Simple Bone Cyst
A unicameral cavity filled with clear or sanguineous fluid and lined by a membrane of variable thickness, which consists of loose vascular connective tissue showing scattered osteoclast giant cells and sometimes areas of recent or old hemorrhage or cholesterol clefts.
It is also called solitary bone cyst and unicameral bone cyst.
The exact cause of a simple bone cyst is elusive.
Mirra hypothesized intraosseous synovial cyst in which a small amount of synovial tissue becomes entrapped in an intraosseous position during early infant development or secondary to trauma at birth.
Jaffe and Lichtenstein postulated that cyst results from a localized failure of ossification in the metaphyseal area during the period of rapid growth.
Cohen proposed cause of cyst was blockage of circulation and drainage of interstitial fluid in rapidly growing bone.
Cyst fluid itself may be both a factor causing cyst formation and an obstacle to healing. Bone resorption factors such as prostaglandin, interleukin 1 and lysosomal enzyme are found in the cyst fluid
A simple bone cyst almost always occurs during the first two decades of life and most often between 4 and 10 years of age.
Boys are more affected by ratio 2:1.
The majority of cysts are located in the metaphyseal region of the proximal humerus and femur.
Clinical presentations are as follows –
Asymptomatic cyst, which is diagnosed as an incidental finding on the radiograph.
More often presents with mild pain, reflective of microscopic pathological fracture.
More abrupt presentation with severe pain, due to pathologic fracture.
Often plain radiograph of the affected part is enough to make the diagnosis. The radiographic finding is characterized by a well outlined radiolucent metaphyseal lesion. The fallen fragment sign is pathognomonic of a simple bone cyst.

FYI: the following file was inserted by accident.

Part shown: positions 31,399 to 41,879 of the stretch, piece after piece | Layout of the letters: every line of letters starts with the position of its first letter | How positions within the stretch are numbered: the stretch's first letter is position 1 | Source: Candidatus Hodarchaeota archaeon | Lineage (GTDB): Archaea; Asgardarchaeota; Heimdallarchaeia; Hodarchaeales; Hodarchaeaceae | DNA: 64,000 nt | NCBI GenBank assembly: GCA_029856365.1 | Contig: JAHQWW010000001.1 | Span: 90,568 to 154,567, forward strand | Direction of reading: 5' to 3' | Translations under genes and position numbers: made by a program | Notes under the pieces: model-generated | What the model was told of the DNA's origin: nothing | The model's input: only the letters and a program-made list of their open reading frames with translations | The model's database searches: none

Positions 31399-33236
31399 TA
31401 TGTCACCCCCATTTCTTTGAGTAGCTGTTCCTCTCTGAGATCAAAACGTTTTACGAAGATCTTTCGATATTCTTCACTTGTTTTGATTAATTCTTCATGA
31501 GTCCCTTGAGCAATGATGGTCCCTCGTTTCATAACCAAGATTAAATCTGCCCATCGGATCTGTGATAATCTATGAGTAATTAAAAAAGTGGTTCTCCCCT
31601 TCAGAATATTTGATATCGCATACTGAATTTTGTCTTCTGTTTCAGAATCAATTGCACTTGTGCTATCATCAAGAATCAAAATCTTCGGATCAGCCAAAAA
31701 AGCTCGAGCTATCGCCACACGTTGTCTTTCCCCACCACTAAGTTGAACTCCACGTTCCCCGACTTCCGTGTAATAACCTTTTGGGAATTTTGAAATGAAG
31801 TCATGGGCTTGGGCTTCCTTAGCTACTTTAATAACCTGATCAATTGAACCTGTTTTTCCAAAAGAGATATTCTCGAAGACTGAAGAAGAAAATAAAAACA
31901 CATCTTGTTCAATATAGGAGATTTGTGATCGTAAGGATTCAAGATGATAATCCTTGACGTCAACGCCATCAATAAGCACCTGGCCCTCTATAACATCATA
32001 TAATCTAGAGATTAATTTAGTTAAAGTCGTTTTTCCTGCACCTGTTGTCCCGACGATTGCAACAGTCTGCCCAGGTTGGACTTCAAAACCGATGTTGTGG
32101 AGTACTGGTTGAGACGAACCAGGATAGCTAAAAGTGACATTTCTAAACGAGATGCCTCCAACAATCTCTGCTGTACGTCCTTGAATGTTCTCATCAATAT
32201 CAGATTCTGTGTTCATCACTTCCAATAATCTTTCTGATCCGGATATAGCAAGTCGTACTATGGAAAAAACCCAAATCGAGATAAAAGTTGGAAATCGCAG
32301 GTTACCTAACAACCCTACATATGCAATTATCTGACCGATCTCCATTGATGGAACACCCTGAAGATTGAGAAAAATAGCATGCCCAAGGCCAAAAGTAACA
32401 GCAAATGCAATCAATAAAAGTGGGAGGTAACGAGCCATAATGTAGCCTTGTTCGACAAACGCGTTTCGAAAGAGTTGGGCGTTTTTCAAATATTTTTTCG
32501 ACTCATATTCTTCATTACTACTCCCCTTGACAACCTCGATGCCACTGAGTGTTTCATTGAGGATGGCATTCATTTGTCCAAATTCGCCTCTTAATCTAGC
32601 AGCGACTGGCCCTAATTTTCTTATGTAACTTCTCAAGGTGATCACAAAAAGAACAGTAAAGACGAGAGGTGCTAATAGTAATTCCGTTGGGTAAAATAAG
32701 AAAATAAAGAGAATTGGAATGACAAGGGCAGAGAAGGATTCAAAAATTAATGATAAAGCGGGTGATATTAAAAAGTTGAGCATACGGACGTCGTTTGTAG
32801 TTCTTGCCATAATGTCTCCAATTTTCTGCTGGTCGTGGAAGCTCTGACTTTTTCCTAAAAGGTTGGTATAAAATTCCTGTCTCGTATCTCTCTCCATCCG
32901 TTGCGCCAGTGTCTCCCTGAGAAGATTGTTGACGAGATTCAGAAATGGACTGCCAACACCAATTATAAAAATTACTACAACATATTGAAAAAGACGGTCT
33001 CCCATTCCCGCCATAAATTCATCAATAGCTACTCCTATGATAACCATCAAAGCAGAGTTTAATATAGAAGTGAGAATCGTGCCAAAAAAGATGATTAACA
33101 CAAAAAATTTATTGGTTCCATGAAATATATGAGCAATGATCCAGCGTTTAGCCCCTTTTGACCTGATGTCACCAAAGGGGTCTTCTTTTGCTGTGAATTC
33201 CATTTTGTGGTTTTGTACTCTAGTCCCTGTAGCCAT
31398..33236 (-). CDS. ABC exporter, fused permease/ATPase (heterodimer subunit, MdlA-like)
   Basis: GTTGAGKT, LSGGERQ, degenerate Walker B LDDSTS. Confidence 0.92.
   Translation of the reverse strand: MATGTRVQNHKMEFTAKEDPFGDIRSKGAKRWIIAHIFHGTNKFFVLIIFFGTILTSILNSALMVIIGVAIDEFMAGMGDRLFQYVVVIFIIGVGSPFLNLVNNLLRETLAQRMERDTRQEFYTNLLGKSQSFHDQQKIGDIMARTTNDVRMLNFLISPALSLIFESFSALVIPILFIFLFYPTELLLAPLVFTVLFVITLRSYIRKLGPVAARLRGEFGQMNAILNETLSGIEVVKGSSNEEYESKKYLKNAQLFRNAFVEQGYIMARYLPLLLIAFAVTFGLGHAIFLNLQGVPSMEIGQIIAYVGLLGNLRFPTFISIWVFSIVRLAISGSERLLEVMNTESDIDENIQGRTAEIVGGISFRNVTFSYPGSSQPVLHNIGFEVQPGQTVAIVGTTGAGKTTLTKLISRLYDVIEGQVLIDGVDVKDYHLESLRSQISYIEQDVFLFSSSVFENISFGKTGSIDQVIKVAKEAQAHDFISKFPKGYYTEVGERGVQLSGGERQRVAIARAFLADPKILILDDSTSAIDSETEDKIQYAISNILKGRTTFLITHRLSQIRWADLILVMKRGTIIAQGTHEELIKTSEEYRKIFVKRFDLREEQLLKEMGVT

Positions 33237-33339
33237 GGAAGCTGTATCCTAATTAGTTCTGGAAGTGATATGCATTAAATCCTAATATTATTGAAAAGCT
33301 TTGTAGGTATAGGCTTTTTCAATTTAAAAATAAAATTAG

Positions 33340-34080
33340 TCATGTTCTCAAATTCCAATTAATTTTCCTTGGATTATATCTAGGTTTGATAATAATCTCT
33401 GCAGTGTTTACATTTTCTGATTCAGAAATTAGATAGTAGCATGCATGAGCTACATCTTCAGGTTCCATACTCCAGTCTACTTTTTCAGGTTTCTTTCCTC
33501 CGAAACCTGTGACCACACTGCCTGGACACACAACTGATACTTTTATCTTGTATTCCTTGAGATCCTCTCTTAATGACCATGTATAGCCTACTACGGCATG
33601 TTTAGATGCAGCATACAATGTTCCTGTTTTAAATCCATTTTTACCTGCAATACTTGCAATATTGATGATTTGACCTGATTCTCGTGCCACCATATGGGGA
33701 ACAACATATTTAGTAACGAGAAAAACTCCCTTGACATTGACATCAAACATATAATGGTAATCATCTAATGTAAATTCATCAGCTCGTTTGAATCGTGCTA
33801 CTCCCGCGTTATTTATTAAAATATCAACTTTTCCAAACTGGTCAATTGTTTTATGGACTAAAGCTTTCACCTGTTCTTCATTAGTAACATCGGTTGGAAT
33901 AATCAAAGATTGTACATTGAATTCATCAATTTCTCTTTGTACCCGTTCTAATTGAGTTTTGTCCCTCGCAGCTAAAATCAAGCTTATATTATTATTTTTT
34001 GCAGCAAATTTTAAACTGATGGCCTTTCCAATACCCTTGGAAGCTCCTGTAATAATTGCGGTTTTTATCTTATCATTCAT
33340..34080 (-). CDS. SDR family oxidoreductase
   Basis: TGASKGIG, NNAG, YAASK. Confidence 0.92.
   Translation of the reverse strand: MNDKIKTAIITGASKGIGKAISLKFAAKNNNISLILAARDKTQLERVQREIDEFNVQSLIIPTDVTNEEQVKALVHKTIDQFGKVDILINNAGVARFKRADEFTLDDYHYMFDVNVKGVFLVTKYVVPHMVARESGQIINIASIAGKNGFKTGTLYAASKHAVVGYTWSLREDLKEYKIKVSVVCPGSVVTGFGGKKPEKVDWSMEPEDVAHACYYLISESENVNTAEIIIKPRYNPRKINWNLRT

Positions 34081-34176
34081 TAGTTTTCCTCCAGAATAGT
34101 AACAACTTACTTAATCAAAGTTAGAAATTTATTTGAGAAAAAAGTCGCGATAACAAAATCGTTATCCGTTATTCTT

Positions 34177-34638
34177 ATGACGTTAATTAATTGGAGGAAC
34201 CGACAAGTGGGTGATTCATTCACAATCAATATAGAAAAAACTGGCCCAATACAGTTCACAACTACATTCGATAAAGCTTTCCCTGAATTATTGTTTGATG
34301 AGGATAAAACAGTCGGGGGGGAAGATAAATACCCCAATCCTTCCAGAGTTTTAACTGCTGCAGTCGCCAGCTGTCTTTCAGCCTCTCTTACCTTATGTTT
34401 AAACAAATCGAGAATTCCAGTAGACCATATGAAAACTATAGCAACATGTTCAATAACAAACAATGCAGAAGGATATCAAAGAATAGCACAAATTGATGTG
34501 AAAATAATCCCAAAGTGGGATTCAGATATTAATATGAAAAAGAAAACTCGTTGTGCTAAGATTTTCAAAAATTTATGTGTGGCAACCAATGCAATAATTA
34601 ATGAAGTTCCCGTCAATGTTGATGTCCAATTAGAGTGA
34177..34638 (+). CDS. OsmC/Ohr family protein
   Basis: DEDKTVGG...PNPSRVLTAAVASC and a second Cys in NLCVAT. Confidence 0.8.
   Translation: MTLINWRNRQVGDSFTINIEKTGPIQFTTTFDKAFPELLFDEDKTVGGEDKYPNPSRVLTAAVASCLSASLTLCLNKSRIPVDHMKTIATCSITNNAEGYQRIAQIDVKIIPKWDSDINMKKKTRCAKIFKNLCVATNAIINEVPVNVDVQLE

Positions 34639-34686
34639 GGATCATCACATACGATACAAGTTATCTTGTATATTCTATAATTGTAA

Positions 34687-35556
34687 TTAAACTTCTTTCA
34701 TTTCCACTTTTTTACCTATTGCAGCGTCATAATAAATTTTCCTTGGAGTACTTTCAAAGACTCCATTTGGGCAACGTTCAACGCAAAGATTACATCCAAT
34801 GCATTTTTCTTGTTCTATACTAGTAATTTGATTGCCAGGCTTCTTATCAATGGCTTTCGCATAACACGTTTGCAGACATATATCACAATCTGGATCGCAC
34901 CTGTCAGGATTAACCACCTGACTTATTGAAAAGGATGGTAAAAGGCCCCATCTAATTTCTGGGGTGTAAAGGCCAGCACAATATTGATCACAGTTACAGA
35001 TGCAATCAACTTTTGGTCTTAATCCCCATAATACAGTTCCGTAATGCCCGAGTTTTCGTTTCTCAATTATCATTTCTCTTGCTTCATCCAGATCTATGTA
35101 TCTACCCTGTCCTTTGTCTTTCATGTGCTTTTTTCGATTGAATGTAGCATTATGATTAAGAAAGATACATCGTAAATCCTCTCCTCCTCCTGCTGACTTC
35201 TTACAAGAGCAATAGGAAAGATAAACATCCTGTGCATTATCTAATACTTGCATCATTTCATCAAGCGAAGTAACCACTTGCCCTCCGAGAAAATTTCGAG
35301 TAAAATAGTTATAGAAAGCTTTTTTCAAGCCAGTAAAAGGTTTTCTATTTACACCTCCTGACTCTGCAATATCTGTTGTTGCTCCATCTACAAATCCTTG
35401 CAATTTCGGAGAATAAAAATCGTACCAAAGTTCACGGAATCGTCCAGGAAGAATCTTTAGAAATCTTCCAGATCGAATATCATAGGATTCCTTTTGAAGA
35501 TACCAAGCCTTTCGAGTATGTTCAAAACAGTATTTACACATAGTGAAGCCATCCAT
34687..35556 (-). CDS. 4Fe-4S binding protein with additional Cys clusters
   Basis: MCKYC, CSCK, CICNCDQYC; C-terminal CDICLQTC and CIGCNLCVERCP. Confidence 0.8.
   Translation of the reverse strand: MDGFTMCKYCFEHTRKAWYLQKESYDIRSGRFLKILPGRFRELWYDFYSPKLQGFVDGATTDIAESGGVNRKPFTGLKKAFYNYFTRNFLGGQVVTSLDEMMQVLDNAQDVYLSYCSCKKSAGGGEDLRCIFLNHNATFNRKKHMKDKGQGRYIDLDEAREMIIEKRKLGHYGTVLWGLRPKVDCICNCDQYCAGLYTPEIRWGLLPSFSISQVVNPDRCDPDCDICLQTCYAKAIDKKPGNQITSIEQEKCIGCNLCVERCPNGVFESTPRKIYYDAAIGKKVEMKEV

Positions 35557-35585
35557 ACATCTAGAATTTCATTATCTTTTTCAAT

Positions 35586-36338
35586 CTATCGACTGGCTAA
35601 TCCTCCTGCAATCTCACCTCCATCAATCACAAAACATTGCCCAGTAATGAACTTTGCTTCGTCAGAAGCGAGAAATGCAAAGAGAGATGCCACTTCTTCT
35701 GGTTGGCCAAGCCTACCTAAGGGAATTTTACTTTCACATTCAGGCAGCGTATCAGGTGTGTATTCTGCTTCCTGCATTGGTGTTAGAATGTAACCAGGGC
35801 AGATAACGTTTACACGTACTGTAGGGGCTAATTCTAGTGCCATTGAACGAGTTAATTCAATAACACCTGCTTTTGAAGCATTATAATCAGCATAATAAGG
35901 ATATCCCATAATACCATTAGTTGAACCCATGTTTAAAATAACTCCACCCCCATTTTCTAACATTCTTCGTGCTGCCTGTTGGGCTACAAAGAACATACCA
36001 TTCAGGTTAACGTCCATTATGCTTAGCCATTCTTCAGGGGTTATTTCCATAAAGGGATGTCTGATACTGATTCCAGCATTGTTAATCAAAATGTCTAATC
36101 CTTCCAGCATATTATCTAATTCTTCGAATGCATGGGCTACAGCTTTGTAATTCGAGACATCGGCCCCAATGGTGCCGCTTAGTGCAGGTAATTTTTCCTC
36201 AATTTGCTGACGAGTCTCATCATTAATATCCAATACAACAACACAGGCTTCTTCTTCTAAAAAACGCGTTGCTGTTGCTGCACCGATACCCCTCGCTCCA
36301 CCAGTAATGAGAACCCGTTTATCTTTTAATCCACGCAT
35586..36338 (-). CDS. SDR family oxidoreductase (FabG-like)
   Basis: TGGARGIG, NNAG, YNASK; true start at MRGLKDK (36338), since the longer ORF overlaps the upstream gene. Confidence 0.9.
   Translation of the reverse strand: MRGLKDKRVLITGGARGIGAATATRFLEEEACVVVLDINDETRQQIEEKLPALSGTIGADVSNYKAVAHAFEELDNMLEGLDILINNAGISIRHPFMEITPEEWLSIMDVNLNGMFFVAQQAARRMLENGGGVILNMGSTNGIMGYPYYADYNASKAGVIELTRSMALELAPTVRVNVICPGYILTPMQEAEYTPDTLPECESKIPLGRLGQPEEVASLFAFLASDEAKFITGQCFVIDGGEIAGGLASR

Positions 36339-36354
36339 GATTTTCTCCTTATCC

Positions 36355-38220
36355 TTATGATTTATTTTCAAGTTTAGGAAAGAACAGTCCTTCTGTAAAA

However, on rare occasions, computed tomography and magnetic resonance imaging are needed to evaluate the lesion.
Overtreatment should be avoided in the skeletally mature individuals, the sufficiently thick cortex is present, and when the lesion is located in the upper extremity. In these cases, a watchful observation is enough.
More aggressive treatment is indicated in young children and when a cyst is located in the weight-bearing bone of lower extremity.
Various treatment modalities include corticosteroid injection, autologous bone marrow injection, multiple drill hole and drainage of the cavity, and curettage of the membranous wall followed by bone grafting or bone substitute with intralesional bisphosphonates.
The progressive healing and resolution are seen in 60 to 70% of lesion.
Partial healing is seen in 20 to 30% of cases.
No healing or recurrence is seen in 10 to 20% of cases.